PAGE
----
Florida Divorce Law – Five Things You Should Know

If you are a resident of Florida and are contemplating getting a divorce from your spouse, you might want to read on to know the basic requirements before going ahead and hiring the services of a divorce attorney.

State Law Requirements

Under Florida Law, at least one of the participants is a resident of Florida or a member of the US Armed Forces stationed in Florida. Divorcing due to irreconcilable differences would require a written agreement between you and your spouse that the marriage has ended.

If one of the participants deny that there are irreconcilable differences, the court can require both parties to undergo counselling for a maximum period of three months.

Possibility of No Trial

If both parties agree on how the property, child responsibilities (if applicable), and debt should be equally divided, there will be no need to go to trial. The only requirement, under Florida law, is a written and signed legal form.

Division of Assets, Debts, and Properties

Any assets, debts, and properties obtained during the marriage will be equally divided among both parties. If you and your spouse have any assets, debts, and properties before the marriage, these are not included in the divorce process.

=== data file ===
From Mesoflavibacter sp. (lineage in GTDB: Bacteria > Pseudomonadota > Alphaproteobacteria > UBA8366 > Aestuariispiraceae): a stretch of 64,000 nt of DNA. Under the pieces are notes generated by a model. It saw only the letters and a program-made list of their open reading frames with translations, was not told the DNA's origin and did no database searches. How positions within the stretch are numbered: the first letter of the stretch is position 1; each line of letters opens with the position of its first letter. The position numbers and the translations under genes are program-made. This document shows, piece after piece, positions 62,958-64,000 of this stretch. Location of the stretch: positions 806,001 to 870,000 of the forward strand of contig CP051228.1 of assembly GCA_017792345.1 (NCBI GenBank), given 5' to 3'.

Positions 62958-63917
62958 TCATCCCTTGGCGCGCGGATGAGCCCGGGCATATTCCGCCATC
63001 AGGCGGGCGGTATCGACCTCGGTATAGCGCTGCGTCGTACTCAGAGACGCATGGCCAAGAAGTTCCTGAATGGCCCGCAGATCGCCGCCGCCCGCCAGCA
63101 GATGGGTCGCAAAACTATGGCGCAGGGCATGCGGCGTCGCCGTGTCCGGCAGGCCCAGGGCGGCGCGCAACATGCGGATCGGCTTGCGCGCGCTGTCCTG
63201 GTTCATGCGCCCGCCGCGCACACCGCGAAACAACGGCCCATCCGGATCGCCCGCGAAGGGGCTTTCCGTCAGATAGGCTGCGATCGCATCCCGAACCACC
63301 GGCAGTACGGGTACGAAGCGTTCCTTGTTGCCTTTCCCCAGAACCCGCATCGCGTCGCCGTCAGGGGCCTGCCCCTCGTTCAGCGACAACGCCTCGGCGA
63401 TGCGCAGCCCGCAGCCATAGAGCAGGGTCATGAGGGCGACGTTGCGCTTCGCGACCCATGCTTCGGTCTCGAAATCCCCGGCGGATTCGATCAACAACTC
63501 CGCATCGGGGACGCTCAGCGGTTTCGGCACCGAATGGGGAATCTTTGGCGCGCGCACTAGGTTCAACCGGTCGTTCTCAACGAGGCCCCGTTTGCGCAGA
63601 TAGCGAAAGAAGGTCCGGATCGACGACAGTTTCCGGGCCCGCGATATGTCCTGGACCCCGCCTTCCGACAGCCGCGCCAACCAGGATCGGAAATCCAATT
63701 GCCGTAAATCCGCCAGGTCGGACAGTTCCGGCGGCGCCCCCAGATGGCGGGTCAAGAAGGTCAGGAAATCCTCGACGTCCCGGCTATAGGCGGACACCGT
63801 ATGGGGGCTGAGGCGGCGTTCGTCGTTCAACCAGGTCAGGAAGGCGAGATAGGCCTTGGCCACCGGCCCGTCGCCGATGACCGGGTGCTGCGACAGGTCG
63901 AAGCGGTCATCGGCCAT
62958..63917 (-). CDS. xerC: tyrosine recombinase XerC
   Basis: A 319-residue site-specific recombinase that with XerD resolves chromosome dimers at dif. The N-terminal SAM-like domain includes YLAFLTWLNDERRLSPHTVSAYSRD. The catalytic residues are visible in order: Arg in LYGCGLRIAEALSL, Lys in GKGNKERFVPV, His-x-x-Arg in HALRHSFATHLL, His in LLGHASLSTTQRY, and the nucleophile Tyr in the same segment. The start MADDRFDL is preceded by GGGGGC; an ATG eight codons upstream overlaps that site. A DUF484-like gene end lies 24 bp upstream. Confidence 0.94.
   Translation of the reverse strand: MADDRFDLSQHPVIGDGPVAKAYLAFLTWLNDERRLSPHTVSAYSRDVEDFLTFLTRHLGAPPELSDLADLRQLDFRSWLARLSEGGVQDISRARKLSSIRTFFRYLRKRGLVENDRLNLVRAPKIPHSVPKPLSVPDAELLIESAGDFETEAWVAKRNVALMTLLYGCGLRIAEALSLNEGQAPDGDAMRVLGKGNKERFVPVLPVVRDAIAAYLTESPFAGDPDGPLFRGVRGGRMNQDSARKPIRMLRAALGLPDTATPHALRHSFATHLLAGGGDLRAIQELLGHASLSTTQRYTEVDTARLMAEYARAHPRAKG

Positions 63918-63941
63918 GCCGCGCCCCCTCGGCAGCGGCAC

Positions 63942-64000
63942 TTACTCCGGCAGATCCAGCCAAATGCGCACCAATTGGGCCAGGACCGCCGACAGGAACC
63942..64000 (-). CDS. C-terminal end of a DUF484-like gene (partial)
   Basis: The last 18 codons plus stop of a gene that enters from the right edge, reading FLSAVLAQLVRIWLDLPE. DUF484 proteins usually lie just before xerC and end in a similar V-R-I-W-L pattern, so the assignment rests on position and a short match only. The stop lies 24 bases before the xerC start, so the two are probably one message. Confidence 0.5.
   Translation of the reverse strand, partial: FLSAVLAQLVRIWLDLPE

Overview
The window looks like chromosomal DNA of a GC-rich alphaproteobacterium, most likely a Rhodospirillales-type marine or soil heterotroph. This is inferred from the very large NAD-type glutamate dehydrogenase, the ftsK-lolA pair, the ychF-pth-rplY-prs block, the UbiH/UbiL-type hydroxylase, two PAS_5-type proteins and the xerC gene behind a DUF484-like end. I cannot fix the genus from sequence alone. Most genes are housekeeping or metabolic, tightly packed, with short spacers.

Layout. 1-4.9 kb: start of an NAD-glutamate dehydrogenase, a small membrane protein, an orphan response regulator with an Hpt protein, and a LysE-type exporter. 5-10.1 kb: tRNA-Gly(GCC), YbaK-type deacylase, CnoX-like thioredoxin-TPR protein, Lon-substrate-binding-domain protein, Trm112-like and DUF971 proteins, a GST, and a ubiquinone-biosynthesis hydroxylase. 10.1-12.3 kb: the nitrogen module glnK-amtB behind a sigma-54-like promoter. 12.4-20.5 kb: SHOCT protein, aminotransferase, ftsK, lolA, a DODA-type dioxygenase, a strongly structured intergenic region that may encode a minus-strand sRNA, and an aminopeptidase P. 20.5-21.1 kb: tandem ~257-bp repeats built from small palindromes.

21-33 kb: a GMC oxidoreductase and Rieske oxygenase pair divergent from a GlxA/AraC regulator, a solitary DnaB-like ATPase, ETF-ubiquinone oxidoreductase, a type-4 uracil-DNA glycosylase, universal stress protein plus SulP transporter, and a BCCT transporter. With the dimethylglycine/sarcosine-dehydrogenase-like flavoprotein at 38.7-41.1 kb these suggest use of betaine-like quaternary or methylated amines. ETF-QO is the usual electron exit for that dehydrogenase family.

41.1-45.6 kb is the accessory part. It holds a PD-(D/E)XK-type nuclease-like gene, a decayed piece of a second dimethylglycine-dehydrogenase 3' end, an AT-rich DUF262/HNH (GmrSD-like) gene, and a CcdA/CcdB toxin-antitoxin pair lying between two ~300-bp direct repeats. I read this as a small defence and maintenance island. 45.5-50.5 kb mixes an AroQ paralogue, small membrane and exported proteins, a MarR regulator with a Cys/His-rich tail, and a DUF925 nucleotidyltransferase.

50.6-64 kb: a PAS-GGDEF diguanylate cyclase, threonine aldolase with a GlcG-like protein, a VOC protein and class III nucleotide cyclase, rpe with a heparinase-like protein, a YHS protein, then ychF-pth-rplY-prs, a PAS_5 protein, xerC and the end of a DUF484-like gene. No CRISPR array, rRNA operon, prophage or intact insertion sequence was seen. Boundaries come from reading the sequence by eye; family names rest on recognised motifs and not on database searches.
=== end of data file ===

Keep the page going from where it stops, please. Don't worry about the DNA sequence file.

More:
Alimony

As an extension of the spousal obligation to financially support each other during marriage, alimony can be required if the Florida court believes that the alimony claim is well-founded. The length of marriage, standard of living during marriage, and the age and physical wellness of each spouse are considered.

Child Custody and Support

Florida courts will always base their decision on what they see as in the best interest of the child. The final decision would be based on the moral fitness of both parties as parents, the ability to provide for the child, and the child’s preference between the parents.

Florida law has a standard table that lists the amount for child support depending on the child’s age and income of the parents. Another precedent is the Florida court ruling to have a trust fund set up for the child for his or her future use.

Arming yourself with the basic knowledge not only saves you time and money but also gives you an idea of the possible uphill battle you would be facing should you pursue with the divorce.

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